People “come out” for a variety of reasons.
People don’t “come out” for a variety reasons.
It’s not up to me to determine how or when… or even whether someone makes that decision.
Author's Note: I don’t support “outing,” except when the closeted person is using their power and influence to harm LGBT people. (e.g., politicians who vote for anti-gay legislation, ministers who advocate for anti-gay exclusion in the church) At that point, (in my opinion) the axiom of Star Trek II: The Wrath of Khan comes into play: the good of the many outweigh the needs of the one.
I can’t speak for everyone’s process, and my experience isn't a blueprint for how it must be done, merely a way to encourage.
I was probably close to embracing my sexuality during my first year of college, but I became a Christian, and got involved in an extremely Fundamental Bible study group.
Closet door shut…padlocked…and walled over!
For many years, I listened to beliefs, theologies and opinions on why I should be ashamed of my attraction. I suppressed my desires, enduring any new methodology to overcome my homosexuality…with varying degrees of success. Outwardly I was perceived as a role model, but inwardly I was self-loathing and frightened that others would see beneath the hypocrisy.
After my separation and divorce, during the pain of failure and the loneliness of loss, I was again confronted with those feelings that would not go away.
It was time to be honest.
Everything in my religious upbringing made me reluctant, but I sought God’s direction and studied the Scripture that had brought me strength and guidance for so many years. Thankfully (and surprisingly), the disapproving clouds of other people’s judgment began to dispel. I admitted that I was gay. There were no harsh pangs of inward condemnation. I felt a divine sense of peace.
As Christians, we are taught to walk in the light, not to hide our light under a bushel, to speak the truth, to live a genuine life, and to be witnesses of what God has done in us.
How could I acknowledge being gay, but live a life of dishonesty and deception by lying to my loved ones?
I had to come out!
That was many years ago, and while I regret some of the hurt it caused, I will never apologize for the decision to live truthfully, in wholeness and integrity.
A while back I came across this wonderful passage of Scripture during my personal quiet time:
“…We refuse to wear masks and play games. We don’t maneuver and manipulate behind the scenes. And we don’t twist God’s Word to suit ourselves. Rather, we keep everything we do and say out in the open, the whole truth on display, so that those who want to can see and judge for themselves in the presence of God.”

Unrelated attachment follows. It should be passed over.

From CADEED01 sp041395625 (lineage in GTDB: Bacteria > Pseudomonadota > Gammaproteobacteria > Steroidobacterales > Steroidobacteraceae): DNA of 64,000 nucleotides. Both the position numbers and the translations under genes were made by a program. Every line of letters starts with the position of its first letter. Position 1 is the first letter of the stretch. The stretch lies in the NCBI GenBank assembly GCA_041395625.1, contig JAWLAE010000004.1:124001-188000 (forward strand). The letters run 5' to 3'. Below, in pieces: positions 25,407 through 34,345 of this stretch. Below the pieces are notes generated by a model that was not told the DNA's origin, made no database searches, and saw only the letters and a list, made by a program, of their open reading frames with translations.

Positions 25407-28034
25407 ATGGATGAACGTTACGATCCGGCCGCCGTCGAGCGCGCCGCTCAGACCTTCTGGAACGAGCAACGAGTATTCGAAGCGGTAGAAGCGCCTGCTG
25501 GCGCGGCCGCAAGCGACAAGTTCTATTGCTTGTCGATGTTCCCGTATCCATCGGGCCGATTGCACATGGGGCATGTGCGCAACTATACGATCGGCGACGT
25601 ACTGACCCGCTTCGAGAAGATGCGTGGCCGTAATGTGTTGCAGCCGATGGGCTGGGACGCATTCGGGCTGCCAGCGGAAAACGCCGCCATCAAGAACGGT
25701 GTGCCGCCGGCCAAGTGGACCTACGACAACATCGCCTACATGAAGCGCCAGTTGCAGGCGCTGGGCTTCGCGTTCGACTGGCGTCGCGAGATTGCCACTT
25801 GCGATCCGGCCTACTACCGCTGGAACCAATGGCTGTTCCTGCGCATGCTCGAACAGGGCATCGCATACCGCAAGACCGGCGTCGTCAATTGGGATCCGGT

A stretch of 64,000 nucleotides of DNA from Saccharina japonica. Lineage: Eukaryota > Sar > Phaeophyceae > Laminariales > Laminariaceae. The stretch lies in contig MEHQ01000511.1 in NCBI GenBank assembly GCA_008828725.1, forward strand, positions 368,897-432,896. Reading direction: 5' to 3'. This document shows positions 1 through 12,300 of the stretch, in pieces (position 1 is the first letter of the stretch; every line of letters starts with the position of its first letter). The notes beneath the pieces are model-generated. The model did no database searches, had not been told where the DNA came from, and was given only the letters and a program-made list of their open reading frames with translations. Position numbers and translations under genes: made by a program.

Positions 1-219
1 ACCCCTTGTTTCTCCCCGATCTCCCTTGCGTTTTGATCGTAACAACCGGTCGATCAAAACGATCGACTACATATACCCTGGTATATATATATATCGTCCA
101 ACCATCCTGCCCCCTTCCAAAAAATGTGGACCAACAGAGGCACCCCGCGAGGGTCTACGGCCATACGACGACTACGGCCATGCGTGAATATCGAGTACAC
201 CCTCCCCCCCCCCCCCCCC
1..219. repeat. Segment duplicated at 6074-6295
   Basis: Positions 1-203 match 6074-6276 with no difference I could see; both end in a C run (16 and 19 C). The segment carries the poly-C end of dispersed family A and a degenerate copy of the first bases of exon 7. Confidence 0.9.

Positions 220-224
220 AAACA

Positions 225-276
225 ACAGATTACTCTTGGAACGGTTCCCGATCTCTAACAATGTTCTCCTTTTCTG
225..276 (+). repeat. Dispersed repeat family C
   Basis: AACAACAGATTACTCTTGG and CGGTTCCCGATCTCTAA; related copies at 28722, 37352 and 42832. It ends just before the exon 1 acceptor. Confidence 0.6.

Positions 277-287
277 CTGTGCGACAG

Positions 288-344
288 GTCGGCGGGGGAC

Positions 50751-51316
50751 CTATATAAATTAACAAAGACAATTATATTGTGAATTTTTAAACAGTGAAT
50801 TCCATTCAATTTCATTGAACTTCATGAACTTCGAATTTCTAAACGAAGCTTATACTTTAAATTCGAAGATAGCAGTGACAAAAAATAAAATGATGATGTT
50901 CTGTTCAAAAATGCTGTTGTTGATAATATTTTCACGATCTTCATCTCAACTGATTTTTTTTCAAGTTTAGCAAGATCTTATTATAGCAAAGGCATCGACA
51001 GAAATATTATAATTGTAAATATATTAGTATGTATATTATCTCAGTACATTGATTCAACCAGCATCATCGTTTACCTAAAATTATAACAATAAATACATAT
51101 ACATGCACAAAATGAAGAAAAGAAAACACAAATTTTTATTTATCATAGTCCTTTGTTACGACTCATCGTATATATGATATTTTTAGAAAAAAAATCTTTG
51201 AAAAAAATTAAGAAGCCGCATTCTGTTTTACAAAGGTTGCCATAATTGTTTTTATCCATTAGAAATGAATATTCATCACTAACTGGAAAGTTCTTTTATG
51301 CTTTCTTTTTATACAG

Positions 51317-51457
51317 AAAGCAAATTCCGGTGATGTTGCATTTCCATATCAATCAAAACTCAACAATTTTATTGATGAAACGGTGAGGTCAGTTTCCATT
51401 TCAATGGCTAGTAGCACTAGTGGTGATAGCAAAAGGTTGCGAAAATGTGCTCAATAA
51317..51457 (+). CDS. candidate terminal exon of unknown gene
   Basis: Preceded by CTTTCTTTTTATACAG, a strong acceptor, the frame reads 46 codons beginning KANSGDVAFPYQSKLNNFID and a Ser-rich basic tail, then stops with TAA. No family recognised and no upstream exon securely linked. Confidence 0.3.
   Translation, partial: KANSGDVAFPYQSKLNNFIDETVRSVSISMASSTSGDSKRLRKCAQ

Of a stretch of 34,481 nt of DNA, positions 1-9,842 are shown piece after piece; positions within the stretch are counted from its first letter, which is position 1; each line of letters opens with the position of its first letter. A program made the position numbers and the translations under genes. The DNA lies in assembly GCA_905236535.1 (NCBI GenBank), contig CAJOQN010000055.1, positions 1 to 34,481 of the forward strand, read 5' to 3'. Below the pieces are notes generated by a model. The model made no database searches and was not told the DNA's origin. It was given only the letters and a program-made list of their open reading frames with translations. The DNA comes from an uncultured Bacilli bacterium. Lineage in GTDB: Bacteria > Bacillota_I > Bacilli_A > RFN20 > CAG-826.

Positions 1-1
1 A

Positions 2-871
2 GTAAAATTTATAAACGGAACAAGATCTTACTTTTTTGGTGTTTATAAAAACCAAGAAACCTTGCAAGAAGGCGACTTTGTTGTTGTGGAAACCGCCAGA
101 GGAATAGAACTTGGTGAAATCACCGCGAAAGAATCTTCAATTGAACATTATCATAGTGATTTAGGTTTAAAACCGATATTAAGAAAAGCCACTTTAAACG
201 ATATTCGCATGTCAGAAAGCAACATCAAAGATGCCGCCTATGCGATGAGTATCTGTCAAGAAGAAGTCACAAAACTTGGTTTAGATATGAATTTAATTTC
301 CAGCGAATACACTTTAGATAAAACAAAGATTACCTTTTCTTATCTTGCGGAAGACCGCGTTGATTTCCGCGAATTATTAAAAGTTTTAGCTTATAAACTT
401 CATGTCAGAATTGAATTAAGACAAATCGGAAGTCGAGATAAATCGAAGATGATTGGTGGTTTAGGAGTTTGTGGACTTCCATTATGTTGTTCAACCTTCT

~ 2 Corinthians 4:2 (The Message, emphasis mine)
It prompted me to write the following “coming out” thoughts in my journal:
“I didn’t choose to be gay, but I chose to be honest.
It went against what I’d been taught as truth, but affirmed what I knew to be true.
Living in denial shamed me; embracing authenticity brought clarity.
I didn’t want to be gay, but I needed to be the person God created me to be.
Truth is powerful. Ever nudging, always reminding, never silent.
Truth accepted: I am gay.
Truth embraced…can’t be contained.
It didn’t make everyone happy, but it helped make me whole.
Some responded with condemnation. Or rejection.
A few spewed divine utterances at me, professing love for my eternal soul, though having no insight into my heart.
Repentance was the sermon preached; religious conformity the desired result.
Their judgments rang hollow, without grace.
Deep inside, where that voice—still and small—resides, the Spirit contradicted their message.
I listened to God-breathed words of acceptance and affirmation.
“You are mine.”
Comfort and confirmation.
Friends turned their back on me, but God invited me to gaze into His face.
Many pointed their finger in accusation, but The Good Shepherd holds my hand.
Some raised their fist in opposition, while my Creator embraced me with arms of devotion.
Brothers and Sisters in the Family of God labeled me “abomination,” my Everlasting Parent assured me I am “Beloved.”
I am God’s design.
No masks. No pretense. No compromise.
Thank you, God.”
I welcome your thoughts, comments...and your coming out insights.